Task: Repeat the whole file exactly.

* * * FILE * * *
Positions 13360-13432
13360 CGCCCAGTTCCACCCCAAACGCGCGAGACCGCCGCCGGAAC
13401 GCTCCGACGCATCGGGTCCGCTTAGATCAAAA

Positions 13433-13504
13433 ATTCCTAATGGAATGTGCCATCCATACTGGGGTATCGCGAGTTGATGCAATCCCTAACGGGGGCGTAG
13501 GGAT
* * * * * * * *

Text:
Positions 13360-13432
13360 CGCCCAGTTCCACCCCAAACGCGCGAGACCGCCGCCGGAAC
13401 GCTCCGACGCATCGGGTCCGCTTAGATCAAAA

Positions 13433-13504
13433 ATTCCTAATGGAATGTGCCATCCATACTGGGGTATCGCGAGTTGATGCAATCCCTAACGGGGGCGTAG
13501 GGAT